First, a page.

The Morning Report
Get the news and information you need to take on the day.
Our reporting relies on your support. Contribute today!
Help us reach our goal of $250,000. The countdown is on!
In a post last week, Scott Lewis advocated that the Chargers, in exchange for large taxpayer support of a new stadium, offer the city or residents an equity stake in the team.
In 1986 the Boston Celtics offered a portion of their equity as publicly traded stock in an initial public offering. When the present ownership group bought the team in 2003, they exercised a tender offer and converted the non-tendered shares to cash (taking the team private).
The Celtics now operate as privately-held limited liability corporation.
The Green Bay Packers have issued “stock” as well but since it is not publicly traded, does not pay a dividend, and can only be resold to the team at factional value it is much more akin to a donation to support a community asset. Packer fans DO get a very cool stock certificate and can go to the annual meeting.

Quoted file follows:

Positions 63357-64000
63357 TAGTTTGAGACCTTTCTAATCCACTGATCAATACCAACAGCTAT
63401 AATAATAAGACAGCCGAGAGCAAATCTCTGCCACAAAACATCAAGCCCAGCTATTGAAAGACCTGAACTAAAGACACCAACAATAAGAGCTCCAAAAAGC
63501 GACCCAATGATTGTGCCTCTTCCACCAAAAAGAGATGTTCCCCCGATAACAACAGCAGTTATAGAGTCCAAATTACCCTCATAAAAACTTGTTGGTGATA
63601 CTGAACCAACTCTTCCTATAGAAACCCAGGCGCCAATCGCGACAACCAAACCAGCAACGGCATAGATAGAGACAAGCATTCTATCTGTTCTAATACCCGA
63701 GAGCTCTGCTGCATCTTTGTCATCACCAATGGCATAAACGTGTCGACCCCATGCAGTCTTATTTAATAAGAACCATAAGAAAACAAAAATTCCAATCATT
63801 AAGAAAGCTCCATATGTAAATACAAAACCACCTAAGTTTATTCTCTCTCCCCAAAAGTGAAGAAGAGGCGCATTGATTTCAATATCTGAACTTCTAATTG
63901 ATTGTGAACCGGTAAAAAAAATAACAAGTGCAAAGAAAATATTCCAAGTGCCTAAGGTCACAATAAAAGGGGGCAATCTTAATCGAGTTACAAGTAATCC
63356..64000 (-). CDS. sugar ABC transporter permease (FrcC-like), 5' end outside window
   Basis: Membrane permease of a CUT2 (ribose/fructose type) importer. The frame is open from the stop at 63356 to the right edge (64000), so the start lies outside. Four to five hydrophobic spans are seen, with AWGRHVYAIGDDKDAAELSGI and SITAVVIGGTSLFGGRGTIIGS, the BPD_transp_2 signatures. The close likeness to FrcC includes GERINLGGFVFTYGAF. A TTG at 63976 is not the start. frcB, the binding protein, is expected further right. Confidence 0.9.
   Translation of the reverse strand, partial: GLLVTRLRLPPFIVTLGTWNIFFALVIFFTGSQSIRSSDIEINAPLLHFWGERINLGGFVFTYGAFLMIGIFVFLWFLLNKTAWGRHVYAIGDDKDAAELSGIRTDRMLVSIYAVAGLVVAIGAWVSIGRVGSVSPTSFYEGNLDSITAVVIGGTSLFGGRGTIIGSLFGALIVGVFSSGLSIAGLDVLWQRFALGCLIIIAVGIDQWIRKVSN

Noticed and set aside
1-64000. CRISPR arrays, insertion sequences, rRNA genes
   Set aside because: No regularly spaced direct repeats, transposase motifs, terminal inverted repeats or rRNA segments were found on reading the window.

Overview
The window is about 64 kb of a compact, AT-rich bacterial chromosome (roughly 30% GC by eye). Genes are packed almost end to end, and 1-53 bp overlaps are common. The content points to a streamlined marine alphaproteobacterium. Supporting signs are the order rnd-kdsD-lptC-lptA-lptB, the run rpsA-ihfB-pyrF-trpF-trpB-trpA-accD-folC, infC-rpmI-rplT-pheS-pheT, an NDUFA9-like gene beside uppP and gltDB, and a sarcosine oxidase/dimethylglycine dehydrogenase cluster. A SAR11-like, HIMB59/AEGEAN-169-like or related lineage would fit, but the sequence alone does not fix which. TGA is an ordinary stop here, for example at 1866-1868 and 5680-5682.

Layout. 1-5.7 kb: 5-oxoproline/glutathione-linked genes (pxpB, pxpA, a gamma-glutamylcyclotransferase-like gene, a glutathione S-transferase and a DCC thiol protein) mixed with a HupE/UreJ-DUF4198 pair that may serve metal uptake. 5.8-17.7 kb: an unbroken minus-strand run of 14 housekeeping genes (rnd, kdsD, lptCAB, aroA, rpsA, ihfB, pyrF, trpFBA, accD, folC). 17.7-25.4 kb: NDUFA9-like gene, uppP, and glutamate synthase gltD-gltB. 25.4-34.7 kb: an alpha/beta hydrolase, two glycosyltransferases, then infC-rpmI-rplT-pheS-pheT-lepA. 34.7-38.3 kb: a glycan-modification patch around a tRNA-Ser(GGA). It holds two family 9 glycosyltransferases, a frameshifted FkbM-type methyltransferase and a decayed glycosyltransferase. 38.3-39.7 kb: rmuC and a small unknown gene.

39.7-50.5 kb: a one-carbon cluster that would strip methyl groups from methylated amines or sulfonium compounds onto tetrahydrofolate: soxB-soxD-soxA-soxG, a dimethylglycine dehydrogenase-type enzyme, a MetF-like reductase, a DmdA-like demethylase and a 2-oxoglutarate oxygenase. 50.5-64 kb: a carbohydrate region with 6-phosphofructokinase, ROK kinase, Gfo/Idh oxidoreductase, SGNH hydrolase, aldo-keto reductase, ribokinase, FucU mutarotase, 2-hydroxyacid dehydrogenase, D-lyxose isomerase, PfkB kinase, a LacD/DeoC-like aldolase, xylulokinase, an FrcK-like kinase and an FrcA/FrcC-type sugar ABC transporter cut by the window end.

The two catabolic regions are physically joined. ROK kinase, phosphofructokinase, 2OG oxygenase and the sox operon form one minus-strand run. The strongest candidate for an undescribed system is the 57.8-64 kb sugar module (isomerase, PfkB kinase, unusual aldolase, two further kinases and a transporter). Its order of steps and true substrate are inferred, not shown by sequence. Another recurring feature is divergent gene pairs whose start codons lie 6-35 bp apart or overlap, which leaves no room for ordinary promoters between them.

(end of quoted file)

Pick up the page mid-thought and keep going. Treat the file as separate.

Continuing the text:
Ownership of publically traded stock is more common among European Football clubs but, by no means, is the norm. One of the most famous to trade stock is Sheffield United.
In my own opinion, it is VERY doubtful that the NFL values being in San Diego so much that league rules would be relaxed, even if there was interest by the Chargers, to provide for this kind of ownership structure.
A more realistic position, I believe, would be for San Diego’s public participation, both direct and indirect, to the same level as being proposed in Santa Clara (approximately 15 percent of the estimated total cost with the team responsible for all overruns).
If the Yorks and 49er fans can shoulder $800 million of the costs for their stadium shouldn’t we expect close to the same deal here?